…continued from the previous blog
The afternoon is taken up with seeing art. We pile into three taxis and tackle a major show of the ten last years of Chinese contemporary art, Reshaping history, at the National Convention Center. The setting is slightly industrial, slightly art-fair, but the very large number of works are given the space they need. And space some of them do need – cheap labour costs are apparently one of the reasons some artists can afford to make massive art pieces. The show is very enjoyable and informative. There is artistic skill at every step – technical virtuosity with both traditonal media – eg, ink painting, though with a twist – and media more familiar in the West. In fact, skill is in such supply that a few of us are taken more than anything else by an installation of found objects, where skill is not an appropriate yardstick. The objects are land deeds in frames; we learn later that the deeds are probably pre-1949 (ie, pre ‘liberation’). The work is by Mao Tongqiang, and it is immediate and poignant.
On then to 798, Beijing’s best-known area for ’emerging’ art. Our guide is Yuan Huang Jing (or just ‘Jing’ – the given name comes at the end) and her Canadian partner Gordon Laurin. 798 is an area built by East Germans during a period when the USSR was out of favour in China. These are large industrial buildings with a Bauhaus feel. We get a pre-preview of Jing’s forthcoming show. These are smallish monochrome paintings which read initially as photos of fairly uniform surfaces. On just one or two a multidigit number is written. I learn only a day later that these are ‘political’ works – small-intervention rather than storm-the-palace political: the numbers are like those you see written on the pavement all around Beijing; you call one and can arrange for new identity papers or the like.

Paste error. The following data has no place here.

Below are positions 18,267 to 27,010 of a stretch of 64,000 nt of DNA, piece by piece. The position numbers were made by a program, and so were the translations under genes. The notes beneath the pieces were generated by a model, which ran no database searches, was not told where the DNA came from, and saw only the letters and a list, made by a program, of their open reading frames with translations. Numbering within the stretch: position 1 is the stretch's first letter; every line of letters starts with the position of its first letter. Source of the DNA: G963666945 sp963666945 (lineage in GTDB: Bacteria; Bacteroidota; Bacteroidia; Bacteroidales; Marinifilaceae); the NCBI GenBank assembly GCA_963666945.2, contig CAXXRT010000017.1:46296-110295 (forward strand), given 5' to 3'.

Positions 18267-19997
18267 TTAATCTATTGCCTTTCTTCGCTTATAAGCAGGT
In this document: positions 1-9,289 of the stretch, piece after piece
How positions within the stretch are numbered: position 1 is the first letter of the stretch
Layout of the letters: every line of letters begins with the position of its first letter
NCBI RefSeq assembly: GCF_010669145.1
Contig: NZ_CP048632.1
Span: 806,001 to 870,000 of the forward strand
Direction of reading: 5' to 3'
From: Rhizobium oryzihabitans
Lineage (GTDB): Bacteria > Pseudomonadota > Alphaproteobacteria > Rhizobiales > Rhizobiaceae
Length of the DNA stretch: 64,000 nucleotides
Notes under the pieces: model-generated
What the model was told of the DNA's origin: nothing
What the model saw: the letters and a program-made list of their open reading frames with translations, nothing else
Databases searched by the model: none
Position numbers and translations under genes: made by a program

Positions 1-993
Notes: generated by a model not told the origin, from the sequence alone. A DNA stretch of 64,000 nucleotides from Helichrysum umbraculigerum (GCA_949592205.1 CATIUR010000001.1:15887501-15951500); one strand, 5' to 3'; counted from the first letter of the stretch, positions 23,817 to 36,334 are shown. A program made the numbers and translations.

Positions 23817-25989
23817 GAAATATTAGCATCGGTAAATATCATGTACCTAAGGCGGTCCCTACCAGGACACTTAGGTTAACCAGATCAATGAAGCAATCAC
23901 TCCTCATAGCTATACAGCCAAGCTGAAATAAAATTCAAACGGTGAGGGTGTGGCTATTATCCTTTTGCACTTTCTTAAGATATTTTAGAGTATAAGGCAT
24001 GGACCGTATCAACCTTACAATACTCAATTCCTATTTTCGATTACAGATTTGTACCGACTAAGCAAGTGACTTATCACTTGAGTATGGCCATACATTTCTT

We take in more art, and get a glimpse into one studio space. Most studios, it seems, are gone, the artists forced out by rising rents (no surprise there). The Ullens Center is one of the main spaces. We see works by Olafur Eliasson + Ma Yansong, Ai Wei Wei and others. Skill abounds, but I’m not so sure about the substance.
We take in a few beers seated outside. 798 is a pleasant area, with bits of greenery and little traffic. It seems that bodies may fly but brains take the train – it is around 10am in Ireland, 5pm in China, and for the first time I’m properly awake. I’m liking Beijing.
…to be continued